Think of it this way: You wouldn't load an aircraft carrier full of every plant imaginable and then bring it to your site in order to select the plants. You would instead load a truck with only the plants you know you're going to use. When you want to put a given plant in a specific location, you can then easily find it in the truck and plant it there – instead of scouring through every plant species in the world in order to find that one plant.
Our software uses a number of Managers to list the objects you've added to a project. Each Manager is just a dialog box listing objects of a certain type that are contained in your project. Here's an example of the Planting Manager for a project named Tutorial 1. The Plant Manager lists all plants that have been added to that project.
A number of plants have been added to this project, and they are listed in the Plant Manager.
Note that plants are divided into four types: Trees, Shrubs, Shrub Areas, and Ground Covers.
Our software includes several Managers for different types of Land F/X items. All Managers behave like the Plant Manager – that is, they're all lists of that type of item that you've added to the project, and most are divided into distinct types. To learn more, visit our documentation sections on the:
Don't be intimidated by all these Managers. They're just a way to divide the items you've added to your project into separate lists – like databases within the larger database that is your project.
Placing an Object in a Drawing
After you've added Land F/X objects to your project, you can then place them in your drawing. Think of placing a plant, for example, as walking to the truck described above (your project) and carrying the plant to the place where you want to plant it. Of course, with our software, you can accomplish this with a few clicks of the mouse. You'll select the plant from your project and then put it in the location where you want it in your site design – that is, in your CAD drawing.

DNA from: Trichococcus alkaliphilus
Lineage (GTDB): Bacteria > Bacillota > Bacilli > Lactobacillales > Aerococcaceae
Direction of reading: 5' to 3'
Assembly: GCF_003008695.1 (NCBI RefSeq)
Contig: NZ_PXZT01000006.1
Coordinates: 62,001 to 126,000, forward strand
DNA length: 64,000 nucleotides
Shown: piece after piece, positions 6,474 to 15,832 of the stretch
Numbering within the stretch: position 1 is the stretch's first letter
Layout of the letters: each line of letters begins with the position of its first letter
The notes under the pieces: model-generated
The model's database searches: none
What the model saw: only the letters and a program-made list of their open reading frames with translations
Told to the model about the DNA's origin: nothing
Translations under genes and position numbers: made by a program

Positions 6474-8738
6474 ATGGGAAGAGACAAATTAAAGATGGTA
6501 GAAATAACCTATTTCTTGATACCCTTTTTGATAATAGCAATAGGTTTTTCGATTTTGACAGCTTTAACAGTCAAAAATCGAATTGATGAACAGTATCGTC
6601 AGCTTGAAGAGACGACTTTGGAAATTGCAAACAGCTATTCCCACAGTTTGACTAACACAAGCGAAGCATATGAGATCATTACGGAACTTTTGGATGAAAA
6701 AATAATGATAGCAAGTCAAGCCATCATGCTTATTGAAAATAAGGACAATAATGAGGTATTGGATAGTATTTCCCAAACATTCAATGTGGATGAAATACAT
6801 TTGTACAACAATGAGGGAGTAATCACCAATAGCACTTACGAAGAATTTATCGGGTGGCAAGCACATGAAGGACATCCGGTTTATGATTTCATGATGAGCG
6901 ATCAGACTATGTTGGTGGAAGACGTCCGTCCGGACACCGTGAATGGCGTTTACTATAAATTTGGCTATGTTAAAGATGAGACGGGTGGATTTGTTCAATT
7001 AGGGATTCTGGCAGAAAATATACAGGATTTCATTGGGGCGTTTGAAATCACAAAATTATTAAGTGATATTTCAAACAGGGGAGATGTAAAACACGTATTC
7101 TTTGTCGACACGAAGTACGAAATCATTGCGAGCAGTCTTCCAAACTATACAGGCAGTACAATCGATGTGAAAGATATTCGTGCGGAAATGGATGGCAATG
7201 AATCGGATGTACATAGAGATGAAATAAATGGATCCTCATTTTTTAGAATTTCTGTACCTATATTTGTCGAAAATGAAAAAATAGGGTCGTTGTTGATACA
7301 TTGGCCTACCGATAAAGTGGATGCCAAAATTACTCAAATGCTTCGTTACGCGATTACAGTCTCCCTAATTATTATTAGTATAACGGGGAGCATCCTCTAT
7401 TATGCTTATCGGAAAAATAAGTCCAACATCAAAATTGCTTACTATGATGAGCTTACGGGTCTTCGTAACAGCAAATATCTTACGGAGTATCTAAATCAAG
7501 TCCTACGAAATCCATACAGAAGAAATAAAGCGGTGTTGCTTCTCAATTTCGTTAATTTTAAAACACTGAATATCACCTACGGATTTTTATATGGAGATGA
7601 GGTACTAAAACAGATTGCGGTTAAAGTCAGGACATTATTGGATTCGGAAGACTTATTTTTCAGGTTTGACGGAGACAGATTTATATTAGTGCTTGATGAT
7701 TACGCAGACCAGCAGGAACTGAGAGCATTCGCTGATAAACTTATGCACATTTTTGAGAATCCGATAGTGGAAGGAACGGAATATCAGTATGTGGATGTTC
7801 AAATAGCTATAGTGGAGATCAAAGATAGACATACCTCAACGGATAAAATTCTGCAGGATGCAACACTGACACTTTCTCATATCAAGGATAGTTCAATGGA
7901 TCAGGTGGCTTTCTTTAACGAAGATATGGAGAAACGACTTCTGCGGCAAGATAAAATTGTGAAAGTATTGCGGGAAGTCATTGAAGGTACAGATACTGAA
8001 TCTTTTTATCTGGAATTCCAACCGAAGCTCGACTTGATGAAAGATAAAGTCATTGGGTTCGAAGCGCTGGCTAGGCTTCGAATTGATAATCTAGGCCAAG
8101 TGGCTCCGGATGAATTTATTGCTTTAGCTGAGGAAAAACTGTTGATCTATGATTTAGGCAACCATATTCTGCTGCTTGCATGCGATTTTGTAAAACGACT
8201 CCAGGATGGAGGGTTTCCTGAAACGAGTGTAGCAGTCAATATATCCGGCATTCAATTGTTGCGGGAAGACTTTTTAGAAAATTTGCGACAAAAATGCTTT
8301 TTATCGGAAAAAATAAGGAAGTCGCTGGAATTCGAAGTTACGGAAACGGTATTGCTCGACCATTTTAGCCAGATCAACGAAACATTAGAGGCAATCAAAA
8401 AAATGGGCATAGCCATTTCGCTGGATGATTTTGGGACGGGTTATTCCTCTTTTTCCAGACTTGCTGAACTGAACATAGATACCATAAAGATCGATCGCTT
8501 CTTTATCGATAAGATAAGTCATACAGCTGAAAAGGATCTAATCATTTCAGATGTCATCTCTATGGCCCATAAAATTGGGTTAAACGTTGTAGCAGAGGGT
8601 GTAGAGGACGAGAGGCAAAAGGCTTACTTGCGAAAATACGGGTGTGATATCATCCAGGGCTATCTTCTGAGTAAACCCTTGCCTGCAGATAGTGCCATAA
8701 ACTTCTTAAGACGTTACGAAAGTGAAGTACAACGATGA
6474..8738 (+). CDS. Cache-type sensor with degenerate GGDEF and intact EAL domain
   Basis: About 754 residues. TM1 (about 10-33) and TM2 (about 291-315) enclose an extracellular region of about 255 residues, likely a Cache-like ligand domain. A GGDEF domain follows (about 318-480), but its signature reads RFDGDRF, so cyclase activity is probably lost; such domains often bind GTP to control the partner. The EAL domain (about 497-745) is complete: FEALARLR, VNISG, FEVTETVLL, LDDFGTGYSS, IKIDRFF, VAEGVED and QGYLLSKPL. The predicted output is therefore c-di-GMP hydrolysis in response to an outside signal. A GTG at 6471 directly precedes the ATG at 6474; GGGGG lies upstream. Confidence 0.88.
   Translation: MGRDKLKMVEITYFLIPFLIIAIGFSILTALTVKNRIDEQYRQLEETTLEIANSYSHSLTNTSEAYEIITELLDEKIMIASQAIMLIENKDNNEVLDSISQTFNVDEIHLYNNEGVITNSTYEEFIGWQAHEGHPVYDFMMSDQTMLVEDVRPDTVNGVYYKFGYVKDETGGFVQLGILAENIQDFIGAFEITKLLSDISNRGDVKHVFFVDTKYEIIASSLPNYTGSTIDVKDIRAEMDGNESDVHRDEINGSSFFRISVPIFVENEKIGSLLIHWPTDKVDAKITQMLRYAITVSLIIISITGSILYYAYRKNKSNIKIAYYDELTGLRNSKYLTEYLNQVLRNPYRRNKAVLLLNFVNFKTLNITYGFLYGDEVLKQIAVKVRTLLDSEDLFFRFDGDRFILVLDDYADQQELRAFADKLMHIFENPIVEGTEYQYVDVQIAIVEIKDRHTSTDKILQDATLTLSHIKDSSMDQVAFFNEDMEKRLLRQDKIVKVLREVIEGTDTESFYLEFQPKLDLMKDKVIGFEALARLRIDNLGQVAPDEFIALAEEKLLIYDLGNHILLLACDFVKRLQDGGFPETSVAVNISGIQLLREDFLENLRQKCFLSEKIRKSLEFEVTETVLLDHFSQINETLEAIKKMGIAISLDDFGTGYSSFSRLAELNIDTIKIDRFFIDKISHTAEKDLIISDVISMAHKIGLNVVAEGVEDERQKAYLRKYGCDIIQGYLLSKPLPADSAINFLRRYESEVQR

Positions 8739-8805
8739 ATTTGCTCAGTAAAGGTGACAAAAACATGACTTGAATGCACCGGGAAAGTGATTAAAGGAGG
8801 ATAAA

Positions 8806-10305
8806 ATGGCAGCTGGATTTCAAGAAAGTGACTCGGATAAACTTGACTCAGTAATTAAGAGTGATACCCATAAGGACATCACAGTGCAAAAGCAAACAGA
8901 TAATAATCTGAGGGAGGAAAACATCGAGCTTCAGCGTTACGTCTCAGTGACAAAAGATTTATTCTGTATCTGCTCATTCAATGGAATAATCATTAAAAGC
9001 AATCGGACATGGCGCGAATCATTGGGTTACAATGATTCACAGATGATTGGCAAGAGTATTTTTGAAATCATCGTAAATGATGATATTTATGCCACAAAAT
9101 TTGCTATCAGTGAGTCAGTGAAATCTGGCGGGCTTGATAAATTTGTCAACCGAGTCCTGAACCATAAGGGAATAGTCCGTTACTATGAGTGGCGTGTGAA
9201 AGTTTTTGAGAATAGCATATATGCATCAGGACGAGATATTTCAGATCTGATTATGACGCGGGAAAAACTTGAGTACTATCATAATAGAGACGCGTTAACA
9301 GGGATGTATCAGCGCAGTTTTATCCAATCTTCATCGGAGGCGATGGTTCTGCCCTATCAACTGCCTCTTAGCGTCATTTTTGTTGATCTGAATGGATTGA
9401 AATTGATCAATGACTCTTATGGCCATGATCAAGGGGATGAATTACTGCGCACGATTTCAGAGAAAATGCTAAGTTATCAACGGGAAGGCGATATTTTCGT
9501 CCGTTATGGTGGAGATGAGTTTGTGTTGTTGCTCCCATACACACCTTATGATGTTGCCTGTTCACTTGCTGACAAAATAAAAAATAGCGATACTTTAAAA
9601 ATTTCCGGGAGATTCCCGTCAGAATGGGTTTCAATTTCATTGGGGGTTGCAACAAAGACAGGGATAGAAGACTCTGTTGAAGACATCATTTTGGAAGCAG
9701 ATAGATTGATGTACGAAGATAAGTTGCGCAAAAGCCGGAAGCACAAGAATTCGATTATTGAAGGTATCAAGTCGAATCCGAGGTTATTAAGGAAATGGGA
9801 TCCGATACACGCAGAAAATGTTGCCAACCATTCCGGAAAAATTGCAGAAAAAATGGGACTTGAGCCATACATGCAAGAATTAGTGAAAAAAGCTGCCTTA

Your project is really just a list of items you created for AutoCAD to read. Adding an object to the project means adding it to this list. Placing an object in the drawing means telling CAD which object to select, and then literally placing it in your drawing.
You'll also use the Managers (Planting, Irrigation, Details, etc.) to place items in your drawing. Each Manager has a Place button that you simply click when you have an item selected. You can then place that item in your drawing.
Disassociating a Drawing from a Project
In some cases, a drawing may become locked into a project, so to speak. To address this issue, follow our steps to disassociate a drawing from a project.
- Land F/X Admin & Setup: This webinar will show you what you need to know about Land F/X admin processes and project setup. (1 hr 1 min)
- All About Templates: The word "template" can refer to several components in the AutoCAD and Land F/X systems. We break down the different types of templates available to you, including drawing templates (DWTs) and Land F/X project templates, and provide some helpful tips on using them to your advantage. (1 hr 4 min)